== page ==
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8 of 9 people found the following review helpful
5.0 out of 5 stars "Prosperity is just around the corner" 20 Feb 2007
Format:DVD
Beautifully "sophisticated comedy" is 75 years old and puts virtually all that have gone since in the shade.Two jewel thieves(Miriam Hopkins and Herbert Marshall)travel the world robbing the rich and having a high old time of it until Marshall starts to fall for their newest victim(Kay Francis)Sparkling dialogue and effortless timing make this a shining example of the famed "Lubitsch" touch.
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1 of 1 people found the following review helpful
5.0 out of 5 stars Hitler looming behind L'Oreal's Ms B. 5 Dec 2012
Format:DVD|Verified Purchase
This 1932 film, the first talking film by Lubitsch is a dear moment of pleasure. It is a comedy but the comedy is a lot more subtle than anyone may think.

It is about a crook who meets a thief and they fall in love but then they plan schemes that are so big it is amazing how easy they seem to be. They plan an operation that would capture a fair amount of cash, and some jewels, from the heiress and boss of the first cosmetic (in those days it was mainly perfume) business in Paris and probably the world. It sounds like L'Oreal so much that the only difference between the young widow who is heading the business and Ms Bettencourt who has finally been court-ordered out of freely managing and using her money is their age.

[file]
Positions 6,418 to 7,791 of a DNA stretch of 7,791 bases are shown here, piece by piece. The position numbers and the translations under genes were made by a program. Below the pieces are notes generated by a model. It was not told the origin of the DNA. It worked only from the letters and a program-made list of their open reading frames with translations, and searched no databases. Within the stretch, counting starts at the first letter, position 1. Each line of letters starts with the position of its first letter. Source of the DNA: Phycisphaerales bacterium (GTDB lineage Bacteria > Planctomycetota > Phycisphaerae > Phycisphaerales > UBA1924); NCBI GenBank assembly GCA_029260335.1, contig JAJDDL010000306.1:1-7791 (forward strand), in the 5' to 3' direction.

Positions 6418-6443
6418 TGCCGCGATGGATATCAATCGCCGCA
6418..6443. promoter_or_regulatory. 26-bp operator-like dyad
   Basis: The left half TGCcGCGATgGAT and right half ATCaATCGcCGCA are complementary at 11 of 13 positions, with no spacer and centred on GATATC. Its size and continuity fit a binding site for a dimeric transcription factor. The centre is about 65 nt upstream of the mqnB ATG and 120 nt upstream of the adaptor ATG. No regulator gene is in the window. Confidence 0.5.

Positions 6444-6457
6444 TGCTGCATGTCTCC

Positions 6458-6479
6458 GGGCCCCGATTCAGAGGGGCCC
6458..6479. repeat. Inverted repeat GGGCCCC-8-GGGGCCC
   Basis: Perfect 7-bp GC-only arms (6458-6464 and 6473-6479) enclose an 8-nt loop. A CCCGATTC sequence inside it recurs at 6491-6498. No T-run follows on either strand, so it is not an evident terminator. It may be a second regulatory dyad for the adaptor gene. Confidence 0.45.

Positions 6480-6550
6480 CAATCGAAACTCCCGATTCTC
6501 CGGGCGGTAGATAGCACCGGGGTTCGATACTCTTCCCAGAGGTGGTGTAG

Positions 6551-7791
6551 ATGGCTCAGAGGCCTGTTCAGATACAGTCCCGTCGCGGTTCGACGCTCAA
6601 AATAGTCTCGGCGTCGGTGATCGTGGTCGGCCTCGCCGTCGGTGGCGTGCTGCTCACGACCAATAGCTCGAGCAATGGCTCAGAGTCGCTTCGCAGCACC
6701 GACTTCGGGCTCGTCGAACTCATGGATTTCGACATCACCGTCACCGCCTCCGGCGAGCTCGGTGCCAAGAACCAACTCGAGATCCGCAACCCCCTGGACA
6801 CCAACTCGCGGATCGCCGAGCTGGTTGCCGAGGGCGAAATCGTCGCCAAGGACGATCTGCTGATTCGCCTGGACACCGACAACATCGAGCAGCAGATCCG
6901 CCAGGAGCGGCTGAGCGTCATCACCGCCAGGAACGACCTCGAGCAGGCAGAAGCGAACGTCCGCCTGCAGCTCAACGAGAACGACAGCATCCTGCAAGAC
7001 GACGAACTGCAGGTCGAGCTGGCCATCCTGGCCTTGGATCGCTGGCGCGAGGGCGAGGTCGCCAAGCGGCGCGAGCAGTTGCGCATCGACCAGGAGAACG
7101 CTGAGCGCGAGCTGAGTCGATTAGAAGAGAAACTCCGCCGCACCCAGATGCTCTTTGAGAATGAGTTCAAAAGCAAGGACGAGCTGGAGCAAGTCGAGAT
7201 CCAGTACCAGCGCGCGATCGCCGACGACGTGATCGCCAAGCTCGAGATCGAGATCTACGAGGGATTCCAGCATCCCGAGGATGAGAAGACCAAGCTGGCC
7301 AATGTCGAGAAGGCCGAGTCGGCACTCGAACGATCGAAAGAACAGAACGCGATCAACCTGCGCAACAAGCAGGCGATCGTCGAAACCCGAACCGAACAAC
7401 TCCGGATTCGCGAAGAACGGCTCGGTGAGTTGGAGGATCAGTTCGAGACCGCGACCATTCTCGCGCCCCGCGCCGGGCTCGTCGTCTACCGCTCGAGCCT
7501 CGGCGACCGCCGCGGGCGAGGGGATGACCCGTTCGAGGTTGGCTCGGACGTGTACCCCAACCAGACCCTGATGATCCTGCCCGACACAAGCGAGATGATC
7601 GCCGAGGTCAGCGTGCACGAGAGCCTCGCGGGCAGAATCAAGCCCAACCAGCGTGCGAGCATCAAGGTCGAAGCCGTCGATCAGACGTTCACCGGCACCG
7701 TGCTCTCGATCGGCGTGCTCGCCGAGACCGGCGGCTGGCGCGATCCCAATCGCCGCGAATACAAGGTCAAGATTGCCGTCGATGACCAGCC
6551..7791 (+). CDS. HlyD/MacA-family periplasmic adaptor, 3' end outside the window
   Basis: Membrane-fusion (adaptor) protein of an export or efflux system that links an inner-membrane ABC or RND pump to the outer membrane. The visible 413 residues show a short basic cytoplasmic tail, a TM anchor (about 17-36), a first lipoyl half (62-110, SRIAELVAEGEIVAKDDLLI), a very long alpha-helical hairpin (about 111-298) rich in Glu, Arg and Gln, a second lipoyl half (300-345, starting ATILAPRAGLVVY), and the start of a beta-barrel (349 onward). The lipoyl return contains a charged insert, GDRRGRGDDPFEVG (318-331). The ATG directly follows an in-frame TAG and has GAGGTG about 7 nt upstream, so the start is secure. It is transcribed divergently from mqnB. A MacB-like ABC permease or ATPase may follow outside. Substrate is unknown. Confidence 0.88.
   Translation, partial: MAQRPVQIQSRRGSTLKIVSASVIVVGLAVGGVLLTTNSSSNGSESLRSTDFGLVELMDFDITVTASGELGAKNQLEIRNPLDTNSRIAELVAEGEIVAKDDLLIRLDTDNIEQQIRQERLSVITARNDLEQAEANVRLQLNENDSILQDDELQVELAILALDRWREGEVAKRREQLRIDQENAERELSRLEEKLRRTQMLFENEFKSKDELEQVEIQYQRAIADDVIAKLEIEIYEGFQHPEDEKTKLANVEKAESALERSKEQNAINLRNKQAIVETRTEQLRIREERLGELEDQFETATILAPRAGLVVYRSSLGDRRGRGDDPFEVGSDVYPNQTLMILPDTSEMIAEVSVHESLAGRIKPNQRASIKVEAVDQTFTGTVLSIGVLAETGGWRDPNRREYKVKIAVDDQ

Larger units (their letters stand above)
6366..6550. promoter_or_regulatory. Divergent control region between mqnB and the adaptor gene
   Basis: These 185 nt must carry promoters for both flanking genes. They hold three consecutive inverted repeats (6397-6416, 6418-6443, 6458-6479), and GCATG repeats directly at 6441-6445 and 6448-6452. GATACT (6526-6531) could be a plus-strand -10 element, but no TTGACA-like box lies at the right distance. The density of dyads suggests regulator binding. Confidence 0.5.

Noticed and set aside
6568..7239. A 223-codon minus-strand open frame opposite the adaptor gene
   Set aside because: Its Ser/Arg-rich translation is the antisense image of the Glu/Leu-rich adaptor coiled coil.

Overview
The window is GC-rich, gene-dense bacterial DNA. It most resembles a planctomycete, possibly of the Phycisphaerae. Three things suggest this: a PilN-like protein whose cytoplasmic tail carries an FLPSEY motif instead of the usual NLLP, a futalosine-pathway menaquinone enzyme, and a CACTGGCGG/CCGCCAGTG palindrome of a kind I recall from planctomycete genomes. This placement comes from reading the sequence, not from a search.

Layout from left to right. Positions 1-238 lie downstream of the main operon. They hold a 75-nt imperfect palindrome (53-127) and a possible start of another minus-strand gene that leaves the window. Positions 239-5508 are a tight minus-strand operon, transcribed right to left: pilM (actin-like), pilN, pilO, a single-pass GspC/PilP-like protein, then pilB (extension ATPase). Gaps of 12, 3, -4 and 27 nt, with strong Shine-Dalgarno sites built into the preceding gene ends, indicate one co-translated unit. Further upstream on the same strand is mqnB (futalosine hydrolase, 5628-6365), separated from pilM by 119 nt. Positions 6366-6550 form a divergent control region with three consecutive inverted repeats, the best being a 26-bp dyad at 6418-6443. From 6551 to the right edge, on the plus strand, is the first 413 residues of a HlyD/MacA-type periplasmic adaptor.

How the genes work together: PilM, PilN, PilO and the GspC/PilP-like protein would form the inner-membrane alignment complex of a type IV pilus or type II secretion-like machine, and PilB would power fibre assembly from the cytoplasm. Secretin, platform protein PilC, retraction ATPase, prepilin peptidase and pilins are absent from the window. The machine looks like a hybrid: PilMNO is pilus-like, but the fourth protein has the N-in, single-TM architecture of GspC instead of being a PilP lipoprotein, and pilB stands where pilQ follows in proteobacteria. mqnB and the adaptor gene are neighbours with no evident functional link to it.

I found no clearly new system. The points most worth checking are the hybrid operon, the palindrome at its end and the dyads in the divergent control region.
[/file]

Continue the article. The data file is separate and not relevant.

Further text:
Yet that did not prevent the gay photographer who had been her late husband's lover to take her over and manipulate her like a piece a play dough. Never too old to be submitted to that game.

The second difference is that the crooks are a couple and the danger for them is that the man may fall for the heiress, really fall I mean, and that solution is caressed for a short while but the dramatic suspense it creates is short lived in the end.

The third interest is that the film clearly shows how the main board member of the business is using his position to enrich himself with discrete transfers from the business accounts to his own knowing that the heiress or boss or widow will never understand the procedure but the new secretary who is the crook and thief who infiltrated the business to get to the lady's safe knows about it at once and can reveal it. It takes a crook to know another.

But then how funny it is to see the victim of all these rotten crooks refusing to call the police because of the scandal it would create.